Saturday, September 30, 2006

Preparing your site for Internet Explorer 7

Reprinted with permission:

Here's the scenario: one morning you open your email and your inbox is flooded with emails that your site isn't working properly. Maybe your text or images don't look right, or even worse maybe your site isn't properly processing credit card transactions. How could this happen when you didn't change a thing? Well, that morning could be the morning later this year that Microsoft releases Internet Explorer 7.

How are people going to get IE7?

According to Kevin Yank in a recent issue of the SitePoint Tech Times:

"Word on the street is that, upon its release (before year's end), IE7 will be pushed out as a forced update to Windows XP users everywhere, as was done for Service Pack 2. The move to IE7 among the end-user masses will not be a gradual migration, but a sudden and significant shift."

One night Windows XP users
will go to bed using IE6 and the next morning they'll wake up, install a routine update, and just like that they'll be using IE7 to browse the web. That means, that as a site owner, you need to begin preparing immediately for IE7's impending release.

What's different about IE7?

From a user's perspective, improvements include tabbed browsing, better printing, RSS feed integration, more advanced searching, and better security features, as well as a plethora of add-ons to enhance the user experience (similar to Firefox extensions).

However, the most important changes that will have a more direct impact on how your site is loaded and displayed are:

* RSS integration IE7 automatically detects RSS feeds and asks you to subscribe. It also gives you the option to have IE7 auto-check for feed updates (even when it's not running). Is your feed properly recognized by IE7?

* Updated CSS behavior the IE7 team worked very closely with the W3C workgroup to ensure standards compliance. They made over 200 changes from IE6 to become compliant with CSS2.1. Even if your site is standards compliant, it may not be rendered exactly the same as it is in IE6 or Firefox.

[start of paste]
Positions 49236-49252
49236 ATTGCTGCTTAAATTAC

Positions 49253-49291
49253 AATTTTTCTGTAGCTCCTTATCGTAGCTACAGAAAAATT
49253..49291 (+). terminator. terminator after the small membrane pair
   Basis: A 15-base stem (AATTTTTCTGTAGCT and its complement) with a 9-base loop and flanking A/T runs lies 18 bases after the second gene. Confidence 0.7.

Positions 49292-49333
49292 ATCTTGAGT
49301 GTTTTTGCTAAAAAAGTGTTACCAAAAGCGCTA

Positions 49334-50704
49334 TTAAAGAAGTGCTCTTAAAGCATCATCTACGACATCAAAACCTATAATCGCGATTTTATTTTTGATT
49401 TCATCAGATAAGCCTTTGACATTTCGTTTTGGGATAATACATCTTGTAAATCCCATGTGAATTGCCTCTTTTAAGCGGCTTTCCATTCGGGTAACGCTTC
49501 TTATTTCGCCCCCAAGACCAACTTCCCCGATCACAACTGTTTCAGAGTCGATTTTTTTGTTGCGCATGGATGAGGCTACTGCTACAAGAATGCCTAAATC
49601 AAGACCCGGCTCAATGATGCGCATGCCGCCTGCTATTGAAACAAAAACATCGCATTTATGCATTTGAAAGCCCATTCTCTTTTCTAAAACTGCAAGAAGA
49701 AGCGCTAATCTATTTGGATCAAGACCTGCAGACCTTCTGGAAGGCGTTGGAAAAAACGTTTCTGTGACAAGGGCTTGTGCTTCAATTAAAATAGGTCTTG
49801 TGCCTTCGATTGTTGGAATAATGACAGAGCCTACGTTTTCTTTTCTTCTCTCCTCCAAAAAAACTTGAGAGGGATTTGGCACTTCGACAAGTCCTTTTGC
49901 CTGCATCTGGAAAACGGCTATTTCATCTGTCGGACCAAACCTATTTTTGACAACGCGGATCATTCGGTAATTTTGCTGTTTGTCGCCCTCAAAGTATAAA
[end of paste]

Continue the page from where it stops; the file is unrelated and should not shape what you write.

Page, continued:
* AJAX XMLHTTP Request changes the IE blog states: "to have your cross-browser AJAX work better with IE7, you really should be invoking the native XMLHttpRequest (the cross-browser one) first to see if its available before instantiating the ActiveX control, instead of the other way around."

* Added security features everything from more secure SSL defaults to disabling most Active X controls by default has been changed to help make the user's browsing experience more secure. These changes could drastically change your users browsing and purchasing experience.

You can get full details
on all of the changes by visiting the IE Blog.

What should you do?

The only way to know for sure how your site will work in Internet Explorer 7 is to download it and try. The IE7 team recently released Internet Explorer 7 Release Candidate 1 (RC1), which can be downloaded on the Internet Explorer web site. I'd recommend downloading IE7 on a computer other than your primary machine (you still want IE6 on your primary machine at least until IE7 is officially launched). RC1 is essentially the final version of how IE7 will display sites when launched, so if your site passes the test now you'll likely be OK when IE7 is released for real.

In testing my sites there were a few instances
where my site worked flawlessly in Firefox and IE6, but had small problems in IE7. The changes I needed to make were minimal, but regardless of how well you code there could still be some potential problems. It's better to find and fix them now than to wake up one morning and have hundreds of customer complaints!


About the Author
: Adam McFarland owns iPrioritize - web based to-do lists that help people and businesses organize their tasks. Email, print, check from your mobile phone, subscribe via RSS, and share with others.